As we spoke, I handled a few full-color parts, including a topographical map and a faithful replica of a Fanta can, both fully readable. I surreptitiously worked to bend or break another part, but it didn’t budge; after I came clean about having been trying to squeeze it, Boyalakuntla encouraged me to try harder. Still nothing.

“We are not going to announce anything that’s not working,” Boyalakuntla said with a smile. “And people want color. TV, 2D, anything that is color explodes.”

 Squeezing this did nothing. [Image: Fabbaloo]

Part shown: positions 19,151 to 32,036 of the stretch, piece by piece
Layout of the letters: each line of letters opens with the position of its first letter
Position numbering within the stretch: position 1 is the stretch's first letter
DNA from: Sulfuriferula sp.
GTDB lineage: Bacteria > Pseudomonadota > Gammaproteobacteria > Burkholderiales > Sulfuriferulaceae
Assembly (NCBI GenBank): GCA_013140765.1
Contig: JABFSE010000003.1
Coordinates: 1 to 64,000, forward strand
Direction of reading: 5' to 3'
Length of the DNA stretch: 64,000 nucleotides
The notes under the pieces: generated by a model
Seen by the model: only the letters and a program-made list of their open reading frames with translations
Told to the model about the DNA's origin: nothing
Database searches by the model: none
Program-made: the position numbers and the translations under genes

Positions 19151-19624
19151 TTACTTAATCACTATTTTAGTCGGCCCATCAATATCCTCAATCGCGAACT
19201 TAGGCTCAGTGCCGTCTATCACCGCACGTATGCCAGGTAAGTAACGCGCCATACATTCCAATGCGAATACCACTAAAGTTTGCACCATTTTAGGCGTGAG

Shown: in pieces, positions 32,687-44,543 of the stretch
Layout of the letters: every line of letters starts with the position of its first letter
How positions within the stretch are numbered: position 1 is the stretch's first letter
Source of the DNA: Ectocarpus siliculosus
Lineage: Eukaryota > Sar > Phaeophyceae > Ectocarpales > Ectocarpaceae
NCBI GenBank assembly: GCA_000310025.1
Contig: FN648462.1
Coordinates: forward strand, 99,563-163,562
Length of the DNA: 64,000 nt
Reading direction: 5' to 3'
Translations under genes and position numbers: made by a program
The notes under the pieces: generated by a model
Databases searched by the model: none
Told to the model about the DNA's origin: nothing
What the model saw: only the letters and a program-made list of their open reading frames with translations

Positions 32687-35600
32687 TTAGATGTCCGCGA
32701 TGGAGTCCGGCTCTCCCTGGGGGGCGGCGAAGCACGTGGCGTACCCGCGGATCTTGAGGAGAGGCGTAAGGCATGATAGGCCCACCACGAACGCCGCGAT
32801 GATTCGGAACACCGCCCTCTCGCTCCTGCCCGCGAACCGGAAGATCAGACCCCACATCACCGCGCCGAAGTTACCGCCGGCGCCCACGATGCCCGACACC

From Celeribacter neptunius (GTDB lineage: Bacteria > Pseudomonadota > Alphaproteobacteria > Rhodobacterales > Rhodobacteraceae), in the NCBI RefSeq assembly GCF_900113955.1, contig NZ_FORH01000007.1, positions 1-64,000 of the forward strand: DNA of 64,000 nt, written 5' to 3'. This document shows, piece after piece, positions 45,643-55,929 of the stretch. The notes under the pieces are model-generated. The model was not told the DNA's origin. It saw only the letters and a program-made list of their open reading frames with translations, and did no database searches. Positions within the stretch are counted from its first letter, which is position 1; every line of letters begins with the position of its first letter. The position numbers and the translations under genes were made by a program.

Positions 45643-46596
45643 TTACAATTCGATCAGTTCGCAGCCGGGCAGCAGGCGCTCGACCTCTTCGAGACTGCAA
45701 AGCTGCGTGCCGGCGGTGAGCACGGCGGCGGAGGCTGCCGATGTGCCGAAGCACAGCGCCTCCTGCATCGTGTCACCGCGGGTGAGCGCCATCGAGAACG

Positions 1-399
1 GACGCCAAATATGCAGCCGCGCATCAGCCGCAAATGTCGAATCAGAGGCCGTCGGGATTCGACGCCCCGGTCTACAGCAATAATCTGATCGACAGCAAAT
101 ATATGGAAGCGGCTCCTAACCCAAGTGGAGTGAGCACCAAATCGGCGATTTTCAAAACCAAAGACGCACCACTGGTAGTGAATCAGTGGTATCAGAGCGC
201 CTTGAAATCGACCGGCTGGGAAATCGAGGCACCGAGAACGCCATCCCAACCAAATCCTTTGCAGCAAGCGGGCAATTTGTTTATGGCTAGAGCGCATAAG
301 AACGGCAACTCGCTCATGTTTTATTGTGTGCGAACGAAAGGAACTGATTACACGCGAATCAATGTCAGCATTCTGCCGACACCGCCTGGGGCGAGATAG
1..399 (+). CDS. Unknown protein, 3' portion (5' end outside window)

Squeezing this did nothing. [Image: Fabbaloo]

The XRIZE jets CMYK inks during the printing process with its Augmented Polymer Deposition technology, and jets RELASE INK between part and support for the easy-removal capabilities that drew early attention to Rize.

Rize notes specs for the new system as:

  • Four-channel color and dedicated Release Ink channel

  • Device dimensions: 21.4” H x 36” W x 25.4” D (535 x 915 x 647mm)

  • Build volume: 12”x 8” x 8” (310 x 200 x 200mm)

  • Weight: 135 lbs (61kg)

  • Layer thickness: .250mm or .125mm

  • Resolution: x/y 300dpi; Z 200dpi at .125mm layer thickness

  • Accuracy: X/Y: +/- .127mm, or +/-.003mm/mm, whichever is greater and Z: +/- layer thickness (.250mm or .125mm)

 XRIZE [Image: Rize]
XRIZE [Image: Rize]

Along with the XRIZE system and expansion of offerings for the Rize One, today’s announcements also include Rize Connect.